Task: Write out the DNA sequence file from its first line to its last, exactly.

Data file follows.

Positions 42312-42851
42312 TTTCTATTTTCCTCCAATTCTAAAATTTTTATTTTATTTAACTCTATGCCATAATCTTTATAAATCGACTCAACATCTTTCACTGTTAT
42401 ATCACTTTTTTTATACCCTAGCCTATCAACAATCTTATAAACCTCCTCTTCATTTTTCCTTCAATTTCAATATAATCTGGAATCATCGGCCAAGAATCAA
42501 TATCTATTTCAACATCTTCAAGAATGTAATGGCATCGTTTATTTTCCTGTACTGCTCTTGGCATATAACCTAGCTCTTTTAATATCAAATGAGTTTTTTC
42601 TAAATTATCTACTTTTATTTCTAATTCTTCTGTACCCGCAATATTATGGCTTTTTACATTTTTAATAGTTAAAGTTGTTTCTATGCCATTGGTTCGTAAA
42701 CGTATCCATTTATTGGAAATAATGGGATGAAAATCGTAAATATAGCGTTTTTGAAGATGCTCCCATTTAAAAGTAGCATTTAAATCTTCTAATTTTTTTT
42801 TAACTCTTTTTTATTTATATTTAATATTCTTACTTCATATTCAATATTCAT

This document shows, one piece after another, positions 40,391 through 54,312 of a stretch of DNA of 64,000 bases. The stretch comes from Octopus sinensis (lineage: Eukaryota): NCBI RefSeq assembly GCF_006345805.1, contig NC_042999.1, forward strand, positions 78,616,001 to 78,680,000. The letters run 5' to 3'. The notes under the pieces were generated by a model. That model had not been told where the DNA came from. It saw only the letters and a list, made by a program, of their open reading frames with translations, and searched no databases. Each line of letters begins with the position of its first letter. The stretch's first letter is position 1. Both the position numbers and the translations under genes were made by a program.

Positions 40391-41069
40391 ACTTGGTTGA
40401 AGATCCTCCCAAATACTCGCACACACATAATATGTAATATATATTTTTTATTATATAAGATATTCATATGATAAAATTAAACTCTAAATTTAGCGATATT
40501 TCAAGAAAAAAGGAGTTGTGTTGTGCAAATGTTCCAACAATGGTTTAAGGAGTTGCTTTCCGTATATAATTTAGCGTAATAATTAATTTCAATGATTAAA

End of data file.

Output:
Positions 42312-42851
42312 TTTCTATTTTCCTCCAATTCTAAAATTTTTATTTTATTTAACTCTATGCCATAATCTTTATAAATCGACTCAACATCTTTCACTGTTAT
42401 ATCACTTTTTTTATACCCTAGCCTATCAACAATCTTATAAACCTCCTCTTCATTTTTCCTTCAATTTCAATATAATCTGGAATCATCGGCCAAGAATCAA
42501 TATCTATTTCAACATCTTCAAGAATGTAATGGCATCGTTTATTTTCCTGTACTGCTCTTGGCATATAACCTAGCTCTTTTAATATCAAATGAGTTTTTTC
42601 TAAATTATCTACTTTTATTTCTAATTCTTCTGTACCCGCAATATTATGGCTTTTTACATTTTTAATAGTTAAAGTTGTTTCTATGCCATTGGTTCGTAAA
42701 CGTATCCATTTATTGGAAATAATGGGATGAAAATCGTAAATATAGCGTTTTTGAAGATGCTCCCATTTAAAAGTAGCATTTAAATCTTCTAATTTTTTTT
42801 TAACTCTTTTTTATTTATATTTAATATTCTTACTTCATATTCAATATTCAT

This document shows, one piece after another, positions 40,391 through 54,312 of a stretch of DNA of 64,000 bases. The stretch comes from Octopus sinensis (lineage: Eukaryota): NCBI RefSeq assembly GCF_006345805.1, contig NC_042999.1, forward strand, positions 78,616,001 to 78,680,000. The letters run 5' to 3'. The notes under the pieces were generated by a model. That model had not been told where the DNA came from. It saw only the letters and a list, made by a program, of their open reading frames with translations, and searched no databases. Each line of letters begins with the position of its first letter. The stretch's first letter is position 1. Both the position numbers and the translations under genes were made by a program.

Positions 40391-41069
40391 ACTTGGTTGA
40401 AGATCCTCCCAAATACTCGCACACACATAATATGTAATATATATTTTTTATTATATAAGATATTCATATGATAAAATTAAACTCTAAATTTAGCGATATT
40501 TCAAGAAAAAAGGAGTTGTGTTGTGCAAATGTTCCAACAATGGTTTAAGGAGTTGCTTTCCGTATATAATTTAGCGTAATAATTAATTTCAATGATTAAA